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  1. Abstract

    Through numerical simulations of boson-star head-on collisions, we explore the quality of binary initial data obtained from the superposition of single-star spacetimes. Our results demonstrate that evolutions starting from a plain superposition of individual boosted boson-star spacetimes are vulnerable to significant unphysical artefacts. For equal-mass binaries, these difficulties can be overcome with a simple modification of the initial data suggested in Helferet al(2019Phys. Rev. D99044046) for collisions of oscillations. While we specifically consider massive complex scalar field boson star models of very high and low compactness, we conjecture that this vulnerability be also present in other kinds of exotic compact systems and hence needs to be addressed.

  2. Abstract

    We construct, for the first time, the time-domain gravitational wave strain waveform from the collapse of a strongly gravitating Abelian Higgs cosmic string loop in full general relativity. We show that the strain exhibits a large memory effect during merger, ending with a burst and the characteristic ringdown as a black hole is formed. Furthermore, we investigate the waveform and energy emitted as a function of string width, loop radius and string tension. We find that the mass normalized gravitational wave energy displays a strong dependence on the inverse of the string tensionEGW/M0∝ 1/, withEGW/M0O(1)%at the percent level, for the regime where≳ 10−3. Conversely, we show that the efficiency is only weakly dependent on the initial string width and initial loop radii. Using these results, we argue that gravitational wave production is dominated by kinematical instead of geometrical considerations.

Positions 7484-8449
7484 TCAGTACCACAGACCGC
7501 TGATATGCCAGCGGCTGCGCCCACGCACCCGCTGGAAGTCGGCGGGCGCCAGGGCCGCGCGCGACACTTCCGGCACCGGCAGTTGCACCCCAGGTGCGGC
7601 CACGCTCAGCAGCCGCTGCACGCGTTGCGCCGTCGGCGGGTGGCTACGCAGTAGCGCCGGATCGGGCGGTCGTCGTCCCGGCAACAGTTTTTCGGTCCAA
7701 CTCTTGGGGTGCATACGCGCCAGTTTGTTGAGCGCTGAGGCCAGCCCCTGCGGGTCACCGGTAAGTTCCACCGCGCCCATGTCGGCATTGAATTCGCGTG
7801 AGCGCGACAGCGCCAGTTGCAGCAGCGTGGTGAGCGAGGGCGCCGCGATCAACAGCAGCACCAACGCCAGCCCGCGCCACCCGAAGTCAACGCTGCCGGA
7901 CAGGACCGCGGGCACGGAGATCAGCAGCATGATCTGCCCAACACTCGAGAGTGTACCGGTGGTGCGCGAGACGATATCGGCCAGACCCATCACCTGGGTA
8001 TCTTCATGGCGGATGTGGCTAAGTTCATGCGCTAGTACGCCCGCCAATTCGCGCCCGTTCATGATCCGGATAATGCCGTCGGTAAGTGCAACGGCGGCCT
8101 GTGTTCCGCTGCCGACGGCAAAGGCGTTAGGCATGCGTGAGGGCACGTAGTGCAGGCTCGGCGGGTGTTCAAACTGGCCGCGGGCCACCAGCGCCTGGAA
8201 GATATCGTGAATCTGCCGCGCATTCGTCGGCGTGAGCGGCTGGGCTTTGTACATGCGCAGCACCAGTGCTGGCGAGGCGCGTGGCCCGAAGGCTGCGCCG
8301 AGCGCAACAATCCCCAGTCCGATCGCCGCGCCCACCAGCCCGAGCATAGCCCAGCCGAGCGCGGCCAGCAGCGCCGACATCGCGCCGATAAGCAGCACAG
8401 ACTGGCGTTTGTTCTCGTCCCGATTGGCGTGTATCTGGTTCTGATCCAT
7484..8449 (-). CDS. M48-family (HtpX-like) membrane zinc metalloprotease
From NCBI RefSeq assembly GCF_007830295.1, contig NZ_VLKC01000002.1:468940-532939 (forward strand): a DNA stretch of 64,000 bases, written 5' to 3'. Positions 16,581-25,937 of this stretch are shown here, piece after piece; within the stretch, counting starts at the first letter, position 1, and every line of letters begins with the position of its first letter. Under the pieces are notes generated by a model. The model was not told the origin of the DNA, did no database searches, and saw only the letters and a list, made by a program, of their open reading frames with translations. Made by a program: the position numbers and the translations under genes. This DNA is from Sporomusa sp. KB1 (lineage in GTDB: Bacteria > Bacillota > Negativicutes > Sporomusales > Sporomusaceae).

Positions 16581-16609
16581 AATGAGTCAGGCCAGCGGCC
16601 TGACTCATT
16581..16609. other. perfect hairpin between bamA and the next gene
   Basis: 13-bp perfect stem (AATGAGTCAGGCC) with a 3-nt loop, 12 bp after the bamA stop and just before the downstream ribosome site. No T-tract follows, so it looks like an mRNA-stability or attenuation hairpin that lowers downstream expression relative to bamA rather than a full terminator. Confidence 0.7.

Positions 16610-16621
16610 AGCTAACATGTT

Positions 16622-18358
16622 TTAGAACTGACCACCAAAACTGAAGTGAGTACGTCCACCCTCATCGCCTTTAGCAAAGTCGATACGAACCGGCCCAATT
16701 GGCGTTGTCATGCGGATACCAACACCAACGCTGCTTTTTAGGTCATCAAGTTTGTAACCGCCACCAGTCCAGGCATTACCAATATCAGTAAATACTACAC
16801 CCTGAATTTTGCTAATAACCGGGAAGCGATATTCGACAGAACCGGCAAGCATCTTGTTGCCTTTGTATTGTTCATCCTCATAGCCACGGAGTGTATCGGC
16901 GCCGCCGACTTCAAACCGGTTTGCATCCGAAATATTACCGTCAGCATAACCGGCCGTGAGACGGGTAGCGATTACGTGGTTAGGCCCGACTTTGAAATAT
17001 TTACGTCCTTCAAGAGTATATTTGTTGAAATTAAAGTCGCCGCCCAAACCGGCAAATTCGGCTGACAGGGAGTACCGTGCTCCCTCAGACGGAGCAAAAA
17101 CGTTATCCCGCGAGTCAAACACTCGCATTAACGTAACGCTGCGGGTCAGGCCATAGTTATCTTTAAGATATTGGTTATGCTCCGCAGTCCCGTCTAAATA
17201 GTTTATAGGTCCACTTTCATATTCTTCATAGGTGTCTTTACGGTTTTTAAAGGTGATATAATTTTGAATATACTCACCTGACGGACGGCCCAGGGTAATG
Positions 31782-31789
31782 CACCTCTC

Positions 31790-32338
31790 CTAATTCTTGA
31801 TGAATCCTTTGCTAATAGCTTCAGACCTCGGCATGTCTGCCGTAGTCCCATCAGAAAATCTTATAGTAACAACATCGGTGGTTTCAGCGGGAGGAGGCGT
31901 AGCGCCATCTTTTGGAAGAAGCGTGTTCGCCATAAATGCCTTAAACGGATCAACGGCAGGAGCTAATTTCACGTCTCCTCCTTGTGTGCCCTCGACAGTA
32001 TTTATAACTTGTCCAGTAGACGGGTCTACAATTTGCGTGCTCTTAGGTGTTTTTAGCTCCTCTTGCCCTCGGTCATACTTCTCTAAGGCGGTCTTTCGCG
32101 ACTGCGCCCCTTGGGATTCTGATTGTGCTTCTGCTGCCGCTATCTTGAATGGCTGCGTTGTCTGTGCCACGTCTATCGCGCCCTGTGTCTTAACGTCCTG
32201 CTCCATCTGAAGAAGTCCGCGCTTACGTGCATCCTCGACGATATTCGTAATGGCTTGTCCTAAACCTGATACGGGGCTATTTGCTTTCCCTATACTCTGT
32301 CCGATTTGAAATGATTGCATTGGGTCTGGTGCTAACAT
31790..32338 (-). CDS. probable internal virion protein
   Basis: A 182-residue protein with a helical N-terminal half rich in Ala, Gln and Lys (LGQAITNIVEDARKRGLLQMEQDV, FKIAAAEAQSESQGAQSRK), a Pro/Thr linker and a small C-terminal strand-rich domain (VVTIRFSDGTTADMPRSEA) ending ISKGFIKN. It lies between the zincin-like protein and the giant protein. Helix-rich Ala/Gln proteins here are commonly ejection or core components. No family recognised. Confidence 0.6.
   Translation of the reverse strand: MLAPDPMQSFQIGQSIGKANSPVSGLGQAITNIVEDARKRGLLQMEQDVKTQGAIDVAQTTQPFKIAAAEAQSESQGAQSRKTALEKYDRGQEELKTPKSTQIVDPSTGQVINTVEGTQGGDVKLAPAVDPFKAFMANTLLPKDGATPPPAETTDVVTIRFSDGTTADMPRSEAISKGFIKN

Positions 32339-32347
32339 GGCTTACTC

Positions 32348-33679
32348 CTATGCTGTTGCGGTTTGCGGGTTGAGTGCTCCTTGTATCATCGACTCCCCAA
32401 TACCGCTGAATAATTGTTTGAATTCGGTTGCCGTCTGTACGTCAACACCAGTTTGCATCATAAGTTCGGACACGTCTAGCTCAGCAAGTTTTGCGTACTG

3. Free, publicly-accessible full text available June 1, 2023
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  5. Free, publicly-accessible full text available March 1, 2023
  6. Abstract The science objectives of the LISA mission have been defined under the implicit assumption of a 4-years continuous data stream. Based on the performance of LISA Pathfinder, it is now expected that LISA will have a duty cycle of $$\approx 0.75$$ ≈ 0.75 , which would reduce the effective span of usable data to 3 years. This paper reports the results of a study by the LISA Science Group, which was charged with assessing the additional science return of increasing the mission lifetime. We explore various observational scenarios to assess the impact of mission duration on the main science objectives of the mission. We find that the science investigations most affected by mission duration concern the search for seed black holes at cosmic dawn, as well as the study of stellar-origin black holes and of their formation channels via multi-band and multi-messenger observations. We conclude that an extension to 6 years of mission operations is recommended.
    Free, publicly-accessible full text available January 1, 2023